Meanwhile, we inoculated rice plants using three MoO strains, RB13b, RBTa1849-2 and RBMe1819-3, at both seedling and panicle stages maintained under controlled environmental conditions (28 ± 1 °C and minimum 80% relative humidity) (Fig. 2). All three rice blast strains developed typical leaf blast symptoms on rice variety BRRI dhan63 (Fig. 2a). The infected plants had partially bleached panicles with dark gray to black-colored infection points on the rachis (Fig. 2c–e). Some of the plants had completely bleached panicles. Panicles infected at the flowering stage resulted in no grains, or grains that were withered, distorted, and had a very low test-weight (Table 2). The characteristic blast symptoms on the leaves were elliptical or eye-shaped lesions with gray centers and dark-brown margins at the seedling stage and the similar symptoms on lower and flag leaves of the adult plants (Fig. 2a, c, d). The lesion sizes developed in leaves by the MoO strains were almost alike.

Fig. 2
figure 2

Neck and leaf blast symptoms developed in rice cv. BRRI Dhan63 leaves and panicles after artificial inoculation of plants with conidia of MoO strains RB13b and RBTa1849-2. a Typical eye-shaped lesions with gray center (arrows) on the leaf of rice seedling. b Mock-inoculated control plants showed no blast disease symptoms on leaves and panicles. c, d Partially bleached rice panicles by MoO strains RB13b (c) and RBTa1849-2 (d). e Black-pigmented infection appeared on panicle of rice plant inoculated with MoO strains, RB13b (i) and RBTa1849-2 (iii), whereas middle panicle collected from mock-inoculated control plant (ii) had no sign of infection

Table 2 Yield or yield components of the rice variety BRRI Dhan63 under growth room condition after artificial inoculation with rice blast fungus

Artificial inoculation with MoT strains results in blast symptoms in wheat but not in rice

Inoculation of wheat plants with MoT strains, BTJP4-5, BTMaU(10b) and BTMP1845-3, developed typical leaf blast symptoms on the wheat variety BARI Gom-25 (Fig. 3a). The infected plants had partially bleached spikes with dark gray to black-colored infection points on the rachis (Fig. 3c, d). Some of the plants showed completely bleached spikes (Fig. 3c middle image). Spikes inoculated at the flowering stage yielded no grains, or shriveled or distorted grains that had a very low test-weight. However, inoculation at the seedling stage of wheat resulted in characteristic blast symptoms which include elliptical or eye-shaped lesions with gray centers and dark-brown margins on the leaves of wheat seedlings. The symptoms developed in wheat by the three MoT strains were almost similar.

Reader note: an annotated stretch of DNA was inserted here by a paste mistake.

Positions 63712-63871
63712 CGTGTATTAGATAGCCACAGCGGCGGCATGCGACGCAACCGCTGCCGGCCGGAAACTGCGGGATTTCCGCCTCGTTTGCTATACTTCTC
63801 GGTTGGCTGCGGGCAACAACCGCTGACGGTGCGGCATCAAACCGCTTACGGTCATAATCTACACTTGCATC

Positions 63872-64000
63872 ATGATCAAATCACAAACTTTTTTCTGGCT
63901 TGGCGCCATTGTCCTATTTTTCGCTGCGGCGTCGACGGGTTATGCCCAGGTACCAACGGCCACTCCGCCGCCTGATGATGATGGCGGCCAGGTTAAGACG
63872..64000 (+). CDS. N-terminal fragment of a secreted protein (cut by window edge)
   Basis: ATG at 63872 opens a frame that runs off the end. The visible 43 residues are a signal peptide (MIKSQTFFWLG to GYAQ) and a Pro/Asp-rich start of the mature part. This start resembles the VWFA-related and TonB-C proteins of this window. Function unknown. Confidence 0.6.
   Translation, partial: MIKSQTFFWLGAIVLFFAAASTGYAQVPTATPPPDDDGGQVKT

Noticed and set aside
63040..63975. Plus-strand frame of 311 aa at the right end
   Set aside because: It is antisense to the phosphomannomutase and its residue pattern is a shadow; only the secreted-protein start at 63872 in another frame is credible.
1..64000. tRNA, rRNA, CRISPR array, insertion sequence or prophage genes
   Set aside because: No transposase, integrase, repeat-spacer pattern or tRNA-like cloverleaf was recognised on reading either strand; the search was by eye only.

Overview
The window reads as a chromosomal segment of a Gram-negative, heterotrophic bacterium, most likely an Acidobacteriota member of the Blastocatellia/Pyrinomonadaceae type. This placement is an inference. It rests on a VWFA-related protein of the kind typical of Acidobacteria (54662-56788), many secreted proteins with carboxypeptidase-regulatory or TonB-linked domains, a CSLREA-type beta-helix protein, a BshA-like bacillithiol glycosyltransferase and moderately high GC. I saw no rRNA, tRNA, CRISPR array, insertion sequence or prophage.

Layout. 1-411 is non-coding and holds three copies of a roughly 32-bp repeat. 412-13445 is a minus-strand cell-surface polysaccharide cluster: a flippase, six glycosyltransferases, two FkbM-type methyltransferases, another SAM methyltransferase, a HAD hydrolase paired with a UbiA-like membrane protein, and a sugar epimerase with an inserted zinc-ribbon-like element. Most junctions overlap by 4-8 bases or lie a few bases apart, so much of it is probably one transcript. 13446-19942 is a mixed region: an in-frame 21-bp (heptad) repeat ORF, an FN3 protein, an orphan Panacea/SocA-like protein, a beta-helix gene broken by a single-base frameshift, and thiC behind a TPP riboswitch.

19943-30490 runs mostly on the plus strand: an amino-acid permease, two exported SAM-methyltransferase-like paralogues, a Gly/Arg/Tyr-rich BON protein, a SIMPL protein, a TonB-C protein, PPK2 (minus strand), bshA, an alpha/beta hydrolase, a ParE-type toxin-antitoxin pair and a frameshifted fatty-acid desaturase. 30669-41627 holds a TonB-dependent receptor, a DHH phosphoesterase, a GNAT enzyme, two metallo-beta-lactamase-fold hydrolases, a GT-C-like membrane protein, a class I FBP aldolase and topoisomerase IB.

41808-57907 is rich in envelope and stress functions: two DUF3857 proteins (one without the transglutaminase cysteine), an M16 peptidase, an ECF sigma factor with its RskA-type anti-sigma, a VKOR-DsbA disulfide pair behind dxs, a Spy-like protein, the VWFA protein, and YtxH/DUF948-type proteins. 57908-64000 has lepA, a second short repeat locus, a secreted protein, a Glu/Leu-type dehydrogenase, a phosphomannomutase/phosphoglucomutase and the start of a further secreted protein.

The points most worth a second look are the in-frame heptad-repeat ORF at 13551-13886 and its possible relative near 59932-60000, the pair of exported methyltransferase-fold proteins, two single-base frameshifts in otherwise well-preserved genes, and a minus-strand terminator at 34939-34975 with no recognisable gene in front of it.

Fig. 3
figure 3

Head and leaf blast symptoms developed in wheat leaves and spikes after artificial inoculation of plants with conidia of MoT strains BTJP4-5 and BTMaU(10b). a Typical eye-shaped lesions with gray center (arrows) on the leaves of wheat seedling. b Mock-inoculated control wheat leaves showed no blast disease symptoms. c, d The middle spikes in c and d were completely bleached when inoculated with MoT strains, BTJP4-5 and BTMaU(10b), respectively, whereas mock-inoculated control (the right and left spikes) were free from blast symptom

To see whether MoT isolates can infect rice plants simultaneously under the controlled growth room conditions, we inoculated rice plants cv. BRRI dhan63 with three virulent MoT strains viz., BTJP4-5, BTMaU(10b) and BTMP1845-3. Herein, no blast disease symptoms were developed in leaves and spikes of rice plants by artificial inoculation with the strains of MoT (Fig. 4).

Fig. 4
figure 4

Inoculation of rice cv. BRRI dhan63 with two MoT strains viz. BTJP4-5 and BTMaU(10b) developed no blast disease symptoms on the leaves and panicles. a, c No blast disease symptoms in rice leaves and panicles artificially inoculated by the conidia of MoT strain BTJP4-5. b, d No blast disease symptoms in artificially inoculated rice plants with MoT strain BTMaU(10b)

Yield or yield components of wheat and rice after artificial inoculation with rice blast fungus

The wheat variety BARI Gom-25 was severely affected by all the three MoO isolates (RB13b, RBTa1849-2 and RBMe1819-3). Artificial inoculation with RB13b and RBTa1849-2 resulted in 77.00% and 74.67% of disease severity (DS) in BARI Gom-25, respectively, significantly higher than that (0% DS) in mock-inoculated control (Table 1). Moreover, 1000-grain weight and grain yield per hill were also significantly (P ≤ 0.05) reduced after inoculation with these MoO isolates (Table 1).

We also inoculated the rice variety BRRI Dhan63 with the same MoO isolates viz., RB13b, RBTa1849-2 and RBMe1819-3. Herein, 86.33% and 75.33% of DS were observed for rice plants artificially inoculated with RB13b and RBTa1849-2, respectively (Table 2). In the case of healthy control, the disease severity (DS) was 0%. Additionally, a significant reduction in 1000-grain weight and grain yield per hill was observed in BRRI Dhan63 infected by the MoO isolates (Table 2).